Time: 1472

The wedding of Caterina, daughter of Andrea Cornaro, to a young Frenchman, Gerardo, is postponed when Mocenigo brings word that Lusignano, King of Cyprus, wishes to marry her. After much intrigue, involving Lusignano being slowly poisoned by Mocenigo, Gerardo joins the Knights of the Cross to help Lusignano defend Cyprus against the Venetians. Lusignano is mortally wounded; as he dies he entrusts his people to Caterina's care. Gerardo then returns to Rhodes. (In the revised finale for the Parma production, Lusignano informs Caterina that Gerardo has been killed in battle.)

Recordings[edit]

Year Cast
(Caterina Cornaro, Gerardo, Lusignano,
Andrea Cornaro)
Conductor,
Opera House and Orchestra
Label[4]
1972 Leyla Gencer,
Giacomo Aragall,
Renato Bruson,
Luigi Risani
Carlo Felice Cillario,
Orchestra and Chorus of the Teatro San Carlo
(Recording of a performance at The Teatro San Carlo, Naples, 28 May)
Audio CD: Myto
Cat: MCD 921.53
1972 Montserrat Caballé,
José Carreras,
Lorenzo Saccomani,
Enrique Serra
Carlo Felice Cillario,
London Symphony Orchestra and Chorus
(Recording of a concert performance at The Royal Festival Hall, 10 July)
Audio CD: Opera d'Oro
Cat: OPD-1266
1973 Leyla Gencer,
Giuseppe Campora,
Giuseppe Taddei,
Samuel Ramey
Alfredo Silipigni,
Orchestra and Chorus of the New Jersey Opera
(Recording of a concert performance at Carnegie Hall, New York, 15 April)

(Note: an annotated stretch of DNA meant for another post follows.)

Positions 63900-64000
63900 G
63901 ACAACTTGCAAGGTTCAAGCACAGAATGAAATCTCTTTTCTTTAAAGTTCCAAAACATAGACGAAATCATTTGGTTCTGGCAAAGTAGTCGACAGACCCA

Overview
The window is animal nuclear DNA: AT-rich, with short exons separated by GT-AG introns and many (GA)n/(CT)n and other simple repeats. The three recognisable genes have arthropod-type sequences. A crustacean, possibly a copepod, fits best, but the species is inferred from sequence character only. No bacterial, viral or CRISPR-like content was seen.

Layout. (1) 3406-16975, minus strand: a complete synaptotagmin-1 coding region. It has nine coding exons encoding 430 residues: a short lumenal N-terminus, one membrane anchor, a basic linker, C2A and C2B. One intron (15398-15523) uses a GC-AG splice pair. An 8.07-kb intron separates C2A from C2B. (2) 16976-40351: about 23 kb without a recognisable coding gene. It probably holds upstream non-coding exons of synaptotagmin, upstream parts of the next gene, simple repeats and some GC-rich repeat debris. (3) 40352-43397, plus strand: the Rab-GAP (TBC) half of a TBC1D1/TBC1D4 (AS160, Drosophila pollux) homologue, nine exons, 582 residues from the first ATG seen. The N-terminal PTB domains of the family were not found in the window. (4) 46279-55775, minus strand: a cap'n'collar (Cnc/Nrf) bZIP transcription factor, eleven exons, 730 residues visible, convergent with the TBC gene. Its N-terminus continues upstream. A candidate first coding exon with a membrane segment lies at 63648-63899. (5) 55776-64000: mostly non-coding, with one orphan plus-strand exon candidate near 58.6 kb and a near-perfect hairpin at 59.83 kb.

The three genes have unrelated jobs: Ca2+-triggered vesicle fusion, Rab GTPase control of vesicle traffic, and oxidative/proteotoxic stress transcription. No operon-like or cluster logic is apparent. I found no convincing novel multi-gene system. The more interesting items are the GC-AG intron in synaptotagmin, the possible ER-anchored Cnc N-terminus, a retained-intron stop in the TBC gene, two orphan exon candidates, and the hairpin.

Audio CD: On Stage
Cat: 4701
1973 Margherita Rinaldi,
Ottavio Garaventa,
Licinio Montefusco,
Guido Mazzini
Elio Boncompagni,
Orchestra and Chorus of RAI Turin


(Recorded RAI studios, Turin, 30 August)

Audio CD: Bongiovanni
Cat: BG 2410/11-2
1973 Montserrat Caballé,
Giacomo Aragall,
Ryan Edwards,
Claude Méloni
Gian-Franco Masini,
Orchestre Lyrique & Chorale Lyrique de l'O.R.T.F.
(Recording of a concert performance, Paris, Salle Pleyel, 25 November)
Audio CD: Rodophe,
Cat: RPC 32474-32475;
Phoenix,
Cat: PX 505.2
1995 Denia Mazzola,
Pietro Ballo,
Stefano Antonucci,
Marzio Giossi
Gianandrea Gavazzeni,
"I Pomeriggi Musicali" di Milano and Teatro Donizetti di Bergamo Chorus
(Recording of a performance in the Teatro Donizetti di Bergamo, 21 Sept)
Audio CD: Agora Musica
Cat: AG 046.2
1998 Julia Migenes,
Alan Oke,
Jeffrey Carl,
Glenville Hargreaves
Richard Bonynge,
British Youth Opera Orchestra and the Vasari Singers
(Recording of a concert performance, Queen Elizabeth Hall, London, 28 June)
Audio CD: Hellenic Centre
Cat: 001/002
2013 Carmen Giannattasio,
Colin Lee,
Troy Cook,
Graeme Broadbent
David Parry,
BBC Singers and the BBC Symphony Orchestra
(studio recording, BBC Maida Vale studios, London. Recorded 2011. Released 2013)
Audio CD: Opera Rara
Cat: ORC 48

References[edit]

Notes

  1. ^ Dean, Winton, "Music in London: Caterina Cornaro" (September 1972). The Musical Times, 113 (1555): pp. 881, 883.
  2. ^ Dean, Winton, "Donizetti's Serious Operas" (1973-1974). Proceedings of the Royal Musical Association, 100: pp. 123-141.
  3. ^ Casaglia, Gherardo (2005). "Caterina Cornaro, 12 January 1844". Almanacco Amadeus (Italian).
  4. ^ Source for recording information: operadis-opera-discography.org.uk

Sources

External links[edit]

External links[edit]